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The press release announcing the arrival of

The press release announcing the arrival of “Star Trek” on WPIX.

In the 1980s, late night television in New York for so many viewers meant Channel 11. Who needed the late news and Johnny Carson when you could enjoy “The Odd Couple” at 11 p.m., “The Honeymooners” at 11:30 p.m. and — of course — “Star Trek” at midnight?

Memories of the many decades that WPIX aired “Star Trek” were stirred Friday by the death of Leonard Nimoy, who played Mr. Spock on the show, which aired for only three seasons on NBC. Only 79 episodes were produced.

Those episodes were played hundreds of times on WPIX starting on September 10,  1969. WPIX-TV excitedly announced in a news release that it was adding the science-fiction show to its lineup that fall in this news release, and that would prove to be a fateful decision for the station — in a very good way.

On NBC, “Star Trek” was a ratings laggard, but always enjoyed a devoted, passionate audience. When Paramount Television released the show for syndication in the fall of 1969, the show exploded in popularity, moving at warp speed from a curiosity to a sensation.

For WPIX, adding “Star Trek” quickly became a ratings bonanza — and viewers couldn’t get enough of the show. Indeed, WPIX, as the station showing “Star Trek” in the nation’s biggest TV market, and with a reach later amplified by cable and satellite, played a part in the future success of the franchise, which led to conventions, a cartoon, multiple Hollywood film releases and many TV spinoffs. The show remains an inescapable and essential part of American culture.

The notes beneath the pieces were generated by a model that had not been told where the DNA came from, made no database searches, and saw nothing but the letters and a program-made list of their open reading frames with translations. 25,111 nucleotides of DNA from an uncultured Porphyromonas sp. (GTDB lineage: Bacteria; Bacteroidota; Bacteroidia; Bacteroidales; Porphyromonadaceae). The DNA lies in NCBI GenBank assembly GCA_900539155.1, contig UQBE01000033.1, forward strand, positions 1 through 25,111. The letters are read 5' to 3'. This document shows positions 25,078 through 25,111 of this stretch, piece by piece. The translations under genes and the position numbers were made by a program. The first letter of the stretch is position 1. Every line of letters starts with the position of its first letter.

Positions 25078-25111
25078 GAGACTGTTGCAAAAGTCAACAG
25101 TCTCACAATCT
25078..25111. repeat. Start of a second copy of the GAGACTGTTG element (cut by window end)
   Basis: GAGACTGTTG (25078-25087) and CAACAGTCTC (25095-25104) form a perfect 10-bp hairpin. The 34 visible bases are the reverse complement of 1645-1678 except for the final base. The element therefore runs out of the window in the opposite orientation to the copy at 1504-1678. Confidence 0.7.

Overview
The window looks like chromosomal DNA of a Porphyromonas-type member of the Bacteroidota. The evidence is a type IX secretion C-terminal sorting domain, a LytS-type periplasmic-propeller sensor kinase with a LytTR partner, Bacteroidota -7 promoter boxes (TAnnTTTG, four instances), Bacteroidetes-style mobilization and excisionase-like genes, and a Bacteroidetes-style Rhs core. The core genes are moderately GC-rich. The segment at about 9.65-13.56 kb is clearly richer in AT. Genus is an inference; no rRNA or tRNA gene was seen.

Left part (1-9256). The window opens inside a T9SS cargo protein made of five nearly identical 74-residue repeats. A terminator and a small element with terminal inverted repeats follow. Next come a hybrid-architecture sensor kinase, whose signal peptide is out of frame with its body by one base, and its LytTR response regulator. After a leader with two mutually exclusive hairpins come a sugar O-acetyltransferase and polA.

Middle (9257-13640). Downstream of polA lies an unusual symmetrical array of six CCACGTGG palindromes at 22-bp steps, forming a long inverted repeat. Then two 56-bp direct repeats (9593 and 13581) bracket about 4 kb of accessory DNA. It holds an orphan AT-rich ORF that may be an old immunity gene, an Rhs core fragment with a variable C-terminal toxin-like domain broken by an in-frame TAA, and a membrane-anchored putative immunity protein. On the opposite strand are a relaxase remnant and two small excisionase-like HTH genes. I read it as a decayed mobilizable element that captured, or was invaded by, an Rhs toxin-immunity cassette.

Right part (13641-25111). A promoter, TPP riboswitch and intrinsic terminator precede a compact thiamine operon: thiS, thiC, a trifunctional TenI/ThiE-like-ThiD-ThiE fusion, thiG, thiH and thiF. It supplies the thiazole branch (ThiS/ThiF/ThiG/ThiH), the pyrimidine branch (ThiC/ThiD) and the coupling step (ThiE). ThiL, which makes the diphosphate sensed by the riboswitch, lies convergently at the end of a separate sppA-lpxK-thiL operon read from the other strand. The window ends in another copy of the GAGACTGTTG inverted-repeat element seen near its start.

At WPIX, we played the episodes so many times that the film prints were a scratchy mess by the time the station finally started airing  pristine master transfers on tape in the mid 1980s. But those beat-up prints of yore were a testament to the show’s popularity on PIX.

The show was shown for much of the 1970s in the early evenings, where it drew a wide audience of entranced school kids, their parents and legions of science-fiction fans.

But in the beginning, just months after the Peacock Network canned the show despite an outcry, PIX was hoping “Star Trek” would be a hit, just like the five-day-a-week “stripping” of the much older and more popular “I Love Lucy” proved to be for WNEW-TV Channel 5 starting in 1967, a point made by  Roberta Pearson in her book “Star Trek and American Television.”

The move to pick up a “cult” show with a core audience of young, male and highly engaged viewers was a smart one, and it turned out to be a memorable ride for PIX and viewers alike.

Leonard Nimoy was a big part of that ride, and we mourn his death and celebrate his life.

From the original 1969 release:


From the original 1969 release: